Elizabeth Mattison

Women, Charity, and Craft in America


This buttercup-yellow plate was made by Fanny Levine, a member of the Saturday Evening Girls Club. Founded in 1899 by Edith Guerrier, a librarian, and Edith Brown, an illustrator, the Saturday Evening Girls Club was a charitable organization dedicated to the education of poor immigrant women, particularly Jewish and Italian, living in the North End of Boston. As it was originally associated with the Boston Public Library, the club initially served to teach its members about art, literature, and etiquette.
Fanny Levine, Boston, Saturday Evening Girls Club, ceramics, craft, philanthropy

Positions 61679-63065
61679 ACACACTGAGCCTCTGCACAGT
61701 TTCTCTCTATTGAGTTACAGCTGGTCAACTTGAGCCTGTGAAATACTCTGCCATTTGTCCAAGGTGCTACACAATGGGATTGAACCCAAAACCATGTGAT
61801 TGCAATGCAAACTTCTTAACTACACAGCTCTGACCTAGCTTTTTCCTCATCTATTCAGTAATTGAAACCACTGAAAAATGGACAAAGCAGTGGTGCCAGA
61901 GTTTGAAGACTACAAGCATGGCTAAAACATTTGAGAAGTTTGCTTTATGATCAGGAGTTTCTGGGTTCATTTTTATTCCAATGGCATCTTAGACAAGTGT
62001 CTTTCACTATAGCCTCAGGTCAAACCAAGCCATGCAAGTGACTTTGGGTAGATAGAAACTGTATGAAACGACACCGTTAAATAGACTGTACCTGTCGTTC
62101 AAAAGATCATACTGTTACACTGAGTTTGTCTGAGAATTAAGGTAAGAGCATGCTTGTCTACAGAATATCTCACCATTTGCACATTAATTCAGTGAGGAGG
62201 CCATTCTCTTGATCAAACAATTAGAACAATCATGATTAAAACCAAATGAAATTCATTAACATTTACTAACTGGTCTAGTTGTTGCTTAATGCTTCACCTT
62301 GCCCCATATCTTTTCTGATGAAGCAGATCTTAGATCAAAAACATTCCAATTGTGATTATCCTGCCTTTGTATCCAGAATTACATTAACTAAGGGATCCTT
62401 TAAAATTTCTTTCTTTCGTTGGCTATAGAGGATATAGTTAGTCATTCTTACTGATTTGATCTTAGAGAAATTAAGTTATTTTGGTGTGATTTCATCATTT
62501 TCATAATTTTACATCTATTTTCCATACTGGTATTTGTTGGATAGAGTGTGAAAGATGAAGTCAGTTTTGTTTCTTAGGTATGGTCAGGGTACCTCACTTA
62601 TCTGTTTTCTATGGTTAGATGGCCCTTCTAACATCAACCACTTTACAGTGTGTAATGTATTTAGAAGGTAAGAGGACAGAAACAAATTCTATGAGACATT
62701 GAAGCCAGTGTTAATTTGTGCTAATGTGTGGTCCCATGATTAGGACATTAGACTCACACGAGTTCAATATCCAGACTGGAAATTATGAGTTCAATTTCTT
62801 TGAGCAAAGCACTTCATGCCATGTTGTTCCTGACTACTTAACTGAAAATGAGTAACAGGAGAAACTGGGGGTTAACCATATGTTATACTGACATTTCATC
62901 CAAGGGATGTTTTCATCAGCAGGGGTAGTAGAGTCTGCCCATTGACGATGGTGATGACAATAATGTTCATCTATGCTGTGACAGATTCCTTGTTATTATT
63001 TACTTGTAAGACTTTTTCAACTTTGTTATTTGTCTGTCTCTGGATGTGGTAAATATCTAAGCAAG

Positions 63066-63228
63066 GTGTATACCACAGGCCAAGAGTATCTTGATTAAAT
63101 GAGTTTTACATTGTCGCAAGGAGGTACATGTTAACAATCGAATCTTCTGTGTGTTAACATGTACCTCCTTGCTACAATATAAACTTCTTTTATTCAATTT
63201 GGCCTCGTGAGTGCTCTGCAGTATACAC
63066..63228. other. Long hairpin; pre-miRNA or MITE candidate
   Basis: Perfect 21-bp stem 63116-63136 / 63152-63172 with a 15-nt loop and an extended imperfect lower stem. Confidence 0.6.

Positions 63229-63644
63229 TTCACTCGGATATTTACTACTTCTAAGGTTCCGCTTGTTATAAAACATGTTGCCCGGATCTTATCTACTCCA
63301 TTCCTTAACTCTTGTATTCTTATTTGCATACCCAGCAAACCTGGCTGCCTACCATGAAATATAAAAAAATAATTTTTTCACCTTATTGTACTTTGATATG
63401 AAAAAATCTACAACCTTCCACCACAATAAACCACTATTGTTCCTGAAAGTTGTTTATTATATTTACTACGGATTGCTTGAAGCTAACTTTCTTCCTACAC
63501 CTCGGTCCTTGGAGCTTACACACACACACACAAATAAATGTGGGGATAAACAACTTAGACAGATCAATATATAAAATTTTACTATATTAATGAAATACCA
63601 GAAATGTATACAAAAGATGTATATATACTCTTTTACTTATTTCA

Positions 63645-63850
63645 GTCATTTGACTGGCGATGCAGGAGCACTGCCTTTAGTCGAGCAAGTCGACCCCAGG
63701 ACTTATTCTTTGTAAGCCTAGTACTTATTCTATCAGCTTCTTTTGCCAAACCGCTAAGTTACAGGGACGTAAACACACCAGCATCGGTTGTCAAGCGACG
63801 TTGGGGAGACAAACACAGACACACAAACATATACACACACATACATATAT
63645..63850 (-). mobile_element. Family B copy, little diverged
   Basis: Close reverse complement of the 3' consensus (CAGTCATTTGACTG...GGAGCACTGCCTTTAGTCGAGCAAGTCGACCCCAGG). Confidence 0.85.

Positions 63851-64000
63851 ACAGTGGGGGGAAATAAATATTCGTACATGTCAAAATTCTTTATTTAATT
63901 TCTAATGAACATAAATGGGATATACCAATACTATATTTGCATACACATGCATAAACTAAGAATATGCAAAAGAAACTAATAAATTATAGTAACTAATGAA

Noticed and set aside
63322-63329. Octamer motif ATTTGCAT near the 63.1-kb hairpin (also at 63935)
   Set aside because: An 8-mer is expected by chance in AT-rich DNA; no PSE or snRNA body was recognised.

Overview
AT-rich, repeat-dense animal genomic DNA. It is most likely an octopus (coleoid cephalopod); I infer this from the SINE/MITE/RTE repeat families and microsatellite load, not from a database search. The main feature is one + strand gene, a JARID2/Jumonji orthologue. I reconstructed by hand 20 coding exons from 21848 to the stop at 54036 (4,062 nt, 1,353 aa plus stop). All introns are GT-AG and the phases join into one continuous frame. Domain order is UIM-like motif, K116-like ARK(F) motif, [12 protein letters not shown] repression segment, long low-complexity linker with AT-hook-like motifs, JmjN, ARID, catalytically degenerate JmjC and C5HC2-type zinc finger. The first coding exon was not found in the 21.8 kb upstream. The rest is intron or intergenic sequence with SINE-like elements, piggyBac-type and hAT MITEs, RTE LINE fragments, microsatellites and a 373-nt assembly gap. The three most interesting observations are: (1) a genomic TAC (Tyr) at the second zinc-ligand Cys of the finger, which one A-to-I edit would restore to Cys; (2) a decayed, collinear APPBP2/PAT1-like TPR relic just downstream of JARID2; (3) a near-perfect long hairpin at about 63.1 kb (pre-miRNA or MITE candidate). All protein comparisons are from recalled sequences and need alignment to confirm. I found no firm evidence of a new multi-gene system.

The Wild Man from Wells Cathedral


Framed by swirling green leaves, the face of a man with protruding brows and a scraggly beard graces this misericord. Sometimes called a ‘mercy seat,’ the misericord was the small ledge that protruded from the undersides of folding seats in a choir stall in a medieval church or cathedral. Medieval liturgical services were conducted eight times a day, and the clergy who attended and performed the services had to stand during the entire ritual. Developed in the 13th century, the misericord allowed the clergy to rest while appearing to stand during services.
Misericord, england, 14th century, oak, carving, seat, Church, Wells Cathedral, Wild Man